Family Law Friday, January 11, 2019
The new year has brought many changes — including the start of new tax laws. One specific area to pay close attention to: the change to rules regarding tax obligations and alimony payments.
Tax law and alimony: Deduction lost
Previous tax law allowed the individual making the alimony payment to claim a tax deduction. In return, the individual receiving the payment would include the funds as taxable income on his or her tax returns. This resulted in a lower tax rate on the funds as the individual receiving the alimony payment was generally in a lower tax bracket.
The deduction served as a negotiating tool. The individual requesting alimony could point to the deduction as a means to justify a larger award. This tool is no longer available.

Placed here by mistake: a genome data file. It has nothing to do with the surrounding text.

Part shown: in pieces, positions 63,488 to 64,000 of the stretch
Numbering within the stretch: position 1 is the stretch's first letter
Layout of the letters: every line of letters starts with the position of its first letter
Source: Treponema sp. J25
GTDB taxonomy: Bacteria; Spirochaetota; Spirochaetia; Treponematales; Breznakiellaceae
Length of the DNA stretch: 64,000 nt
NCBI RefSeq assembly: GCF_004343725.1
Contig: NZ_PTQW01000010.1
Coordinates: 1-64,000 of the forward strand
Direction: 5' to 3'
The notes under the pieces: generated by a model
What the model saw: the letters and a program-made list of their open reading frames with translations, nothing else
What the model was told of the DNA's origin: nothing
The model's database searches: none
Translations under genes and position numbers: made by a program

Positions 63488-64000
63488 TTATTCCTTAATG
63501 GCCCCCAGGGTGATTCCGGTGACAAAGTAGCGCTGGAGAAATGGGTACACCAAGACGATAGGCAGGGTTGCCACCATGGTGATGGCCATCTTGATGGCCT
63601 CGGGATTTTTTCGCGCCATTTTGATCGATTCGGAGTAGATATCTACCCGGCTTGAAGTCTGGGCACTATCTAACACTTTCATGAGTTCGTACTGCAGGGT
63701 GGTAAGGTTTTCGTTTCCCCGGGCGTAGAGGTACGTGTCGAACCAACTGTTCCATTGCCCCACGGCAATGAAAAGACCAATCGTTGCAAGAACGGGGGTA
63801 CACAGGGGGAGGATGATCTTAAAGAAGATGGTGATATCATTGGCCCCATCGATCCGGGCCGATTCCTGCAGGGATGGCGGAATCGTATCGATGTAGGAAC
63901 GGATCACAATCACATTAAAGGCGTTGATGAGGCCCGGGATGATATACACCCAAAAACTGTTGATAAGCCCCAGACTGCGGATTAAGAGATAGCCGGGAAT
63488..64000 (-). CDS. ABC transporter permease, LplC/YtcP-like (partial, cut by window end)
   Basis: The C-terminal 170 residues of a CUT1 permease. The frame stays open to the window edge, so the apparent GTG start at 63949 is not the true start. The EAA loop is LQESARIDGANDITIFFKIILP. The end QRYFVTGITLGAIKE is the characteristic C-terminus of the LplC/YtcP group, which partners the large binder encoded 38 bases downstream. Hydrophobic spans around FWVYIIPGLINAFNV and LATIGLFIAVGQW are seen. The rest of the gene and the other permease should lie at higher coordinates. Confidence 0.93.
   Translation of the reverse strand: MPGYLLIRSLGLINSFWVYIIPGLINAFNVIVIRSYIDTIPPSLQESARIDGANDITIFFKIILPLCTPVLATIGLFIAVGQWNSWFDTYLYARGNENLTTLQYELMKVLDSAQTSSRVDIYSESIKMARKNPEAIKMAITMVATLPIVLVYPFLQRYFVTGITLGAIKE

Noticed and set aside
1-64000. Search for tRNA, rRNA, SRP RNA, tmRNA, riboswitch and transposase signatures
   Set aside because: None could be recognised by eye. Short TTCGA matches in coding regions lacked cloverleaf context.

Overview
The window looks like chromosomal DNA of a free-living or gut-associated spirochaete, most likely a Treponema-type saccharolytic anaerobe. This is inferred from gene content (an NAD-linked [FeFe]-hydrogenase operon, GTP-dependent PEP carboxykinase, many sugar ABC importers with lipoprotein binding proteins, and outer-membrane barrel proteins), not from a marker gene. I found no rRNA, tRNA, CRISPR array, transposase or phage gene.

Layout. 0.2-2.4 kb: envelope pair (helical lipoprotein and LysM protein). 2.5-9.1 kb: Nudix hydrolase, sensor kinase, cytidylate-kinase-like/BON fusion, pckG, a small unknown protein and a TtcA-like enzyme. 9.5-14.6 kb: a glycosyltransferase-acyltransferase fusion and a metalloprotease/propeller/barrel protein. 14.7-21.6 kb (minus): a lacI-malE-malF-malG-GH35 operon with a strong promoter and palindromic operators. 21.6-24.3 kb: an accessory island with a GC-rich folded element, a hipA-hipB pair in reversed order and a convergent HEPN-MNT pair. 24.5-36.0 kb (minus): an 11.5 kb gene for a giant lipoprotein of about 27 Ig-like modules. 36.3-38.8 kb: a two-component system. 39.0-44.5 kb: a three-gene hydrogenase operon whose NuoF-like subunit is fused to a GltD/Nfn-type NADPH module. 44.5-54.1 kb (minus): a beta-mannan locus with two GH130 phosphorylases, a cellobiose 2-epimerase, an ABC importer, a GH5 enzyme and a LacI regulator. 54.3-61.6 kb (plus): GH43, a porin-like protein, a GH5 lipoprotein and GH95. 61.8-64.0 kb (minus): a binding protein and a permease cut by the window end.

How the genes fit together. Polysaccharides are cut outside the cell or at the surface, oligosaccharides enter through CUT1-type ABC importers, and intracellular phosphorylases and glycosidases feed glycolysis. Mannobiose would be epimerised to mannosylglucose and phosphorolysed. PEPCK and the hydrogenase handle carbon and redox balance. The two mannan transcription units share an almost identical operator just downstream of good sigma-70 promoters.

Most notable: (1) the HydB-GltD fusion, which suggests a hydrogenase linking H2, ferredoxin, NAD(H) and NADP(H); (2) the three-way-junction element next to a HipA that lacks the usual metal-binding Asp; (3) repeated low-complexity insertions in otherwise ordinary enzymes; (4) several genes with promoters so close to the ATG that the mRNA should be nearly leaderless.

The Tax Cuts and Jobs Act (TCJA) passed at the end of 2017 removed the provision within the U.S. tax code that allowed for this deduction. As a result, alimony payments are no longer deductible and those going through a divorce will need to reevaluate how they negotiate alimony payments.
Impact of change: Reach beyond those currently going through divorce
The implications of this change extend beyond current divorce negotiations. Those who have negotiated a prenuptial or postnuptial agreement may have put together the agreement based on the belief alimony payments would be deductible in the event of a divorce. As this is no longer the case, it is wise for those with prenup and postnup agreements to revisit these documents and make adjustments to reflect the new law.
The impact can also extend to those who have already finalized their divorce but are moving forward with a modification. Depending on how the changes are executed, the modification could result in application of the new law.